Boutique real estate investment company collapses before $70 million to 450 investors

A boutique firm becomes the latest construction firm to collapse – owing 450 investors $70m and casting doubt on construction projects across Melbourne

  • REMI Capital was placed in voluntary administration on Wednesday
  • The investment firm is expected to raise up to $70 million to 450 investors
  • It comes as the construction industry faces setbacks with costs going through the roof
  • An insolvency expert has suggested their downfall may not have been due to the current turmoil

An Australian property investment company has collapsed in front of $70 million to around 450 investors.

REMI Capital, which has an office in Melbourne, was placed in voluntary administration on Wednesday. The company’s Brisbane office has already been closed for some time.

The company’s projects included a boutique real estate development, healthcare real estate and a mixed-use shopping center.

Administrators receive numerous calls from investors regarding the collapse of Remi Capital (pictured in Melbourne)

His property portfolio stretched across Melbourne, including projects in Tarneit, Rockbank, Sunshine, Pakenham, Laverton and Sunbury.

Jirsch Sutherland Queensland partner Chris Baskerville, who is the boutique company’s appointed volunteer administrator, said they were getting calls from investors about the collapse.

“We are undertaking a financial assessment and working closely with the administrators to try to find the best outcome for investors and creditors,” Mr Baskerville told The Australian.

‘We are not sure of the level of sophistication of investors but REMI has issued several different ratings [to fund projects],’ he said. “We are early days, but we are urgently investigating the collapse. One of the issues we will be looking into is the $70 million debt.

The company's administrator said he was carrying out an urgent investigation into the collapse and would look into the $70 million debt issue.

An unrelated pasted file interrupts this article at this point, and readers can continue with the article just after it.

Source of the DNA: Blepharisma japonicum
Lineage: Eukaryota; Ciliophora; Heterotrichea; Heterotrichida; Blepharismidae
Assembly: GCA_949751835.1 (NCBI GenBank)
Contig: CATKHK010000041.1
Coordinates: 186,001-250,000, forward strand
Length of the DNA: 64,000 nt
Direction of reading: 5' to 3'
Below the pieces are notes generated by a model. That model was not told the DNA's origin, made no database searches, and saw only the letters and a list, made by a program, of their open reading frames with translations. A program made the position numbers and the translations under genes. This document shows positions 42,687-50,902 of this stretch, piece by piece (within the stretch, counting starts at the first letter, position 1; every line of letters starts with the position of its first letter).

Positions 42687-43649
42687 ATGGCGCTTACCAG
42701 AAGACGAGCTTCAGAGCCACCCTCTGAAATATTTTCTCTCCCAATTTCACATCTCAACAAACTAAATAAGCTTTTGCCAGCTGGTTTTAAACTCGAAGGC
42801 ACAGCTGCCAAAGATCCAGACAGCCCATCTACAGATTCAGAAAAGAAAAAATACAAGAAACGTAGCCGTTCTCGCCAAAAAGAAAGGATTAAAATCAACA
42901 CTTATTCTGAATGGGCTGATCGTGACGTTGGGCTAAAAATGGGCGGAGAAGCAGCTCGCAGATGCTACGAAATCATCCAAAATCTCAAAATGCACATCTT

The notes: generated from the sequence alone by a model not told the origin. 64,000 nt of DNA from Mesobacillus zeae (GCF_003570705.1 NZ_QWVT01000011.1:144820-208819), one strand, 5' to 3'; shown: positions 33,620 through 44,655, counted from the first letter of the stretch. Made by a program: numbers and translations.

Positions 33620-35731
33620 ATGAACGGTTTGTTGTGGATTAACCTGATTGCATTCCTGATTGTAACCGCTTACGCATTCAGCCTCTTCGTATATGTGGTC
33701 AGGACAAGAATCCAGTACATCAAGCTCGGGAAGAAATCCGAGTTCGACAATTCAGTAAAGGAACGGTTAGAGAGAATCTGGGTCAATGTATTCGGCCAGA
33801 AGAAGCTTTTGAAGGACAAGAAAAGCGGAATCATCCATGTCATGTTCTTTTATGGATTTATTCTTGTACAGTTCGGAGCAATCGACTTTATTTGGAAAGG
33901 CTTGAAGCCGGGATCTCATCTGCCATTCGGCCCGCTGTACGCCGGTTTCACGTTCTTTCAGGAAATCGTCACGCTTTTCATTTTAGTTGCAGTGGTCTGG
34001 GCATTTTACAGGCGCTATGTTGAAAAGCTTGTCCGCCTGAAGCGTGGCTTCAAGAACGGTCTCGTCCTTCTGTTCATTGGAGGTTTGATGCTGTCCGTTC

The company’s administrator said he was carrying out an urgent investigation into the collapse and would look into the $70 million debt issue.

Mr Baskerville said the company’s downfall was unrelated to the current turmoil in the construction industry.

The news came as the industry was in danger of collapsing due to rising interest rates, supply chain issues and the war in Ukraine – with skyrocketing costs.

Insolvency expert Thyge Trafford-Jones told News.com that industry players are in financial trouble as Covid financial support dwindles.

Low interest rates and economic pandemic response had helped the construction industry stay above water.

Mr Trafford-Jones said it is not just small and medium-sized businesses that are struggling, but also the biggest ones.

Even some big guns listed on the Australian Stock Exchange have come under fire.

“They’re really holding their heads above water and just paying off the interest on those debts they got in times of low interest rates,” the insolvency counselor said.

Some of the players under the pump this year have been Metricon, Probuild, Gold Coast-based Condev and builders Home Innovation.

Construction giant Metricon is reportedly on the verge of collapse due to rising costs and interest rate hikes.

Just this month it held crisis talks amid cash pressures in the construction industry as it reeled from the “sudden and unexpected” death of its founder Mario Biasin.

Construction giant Probuild, one of Australia’s biggest, collapsed last February along with several other rivals after a South African parent company withdrew all financial support.

Probuild was responsible for a billion dollar accommodation and entertainment project – The Ribbon – at the Darling Harbor redevelopment site.

Metricon is reportedly on the verge of collapse due to rising costs and interest rate hikes

Metricon is reportedly on the verge of collapse due to rising costs and interest rate hikes

Advertisement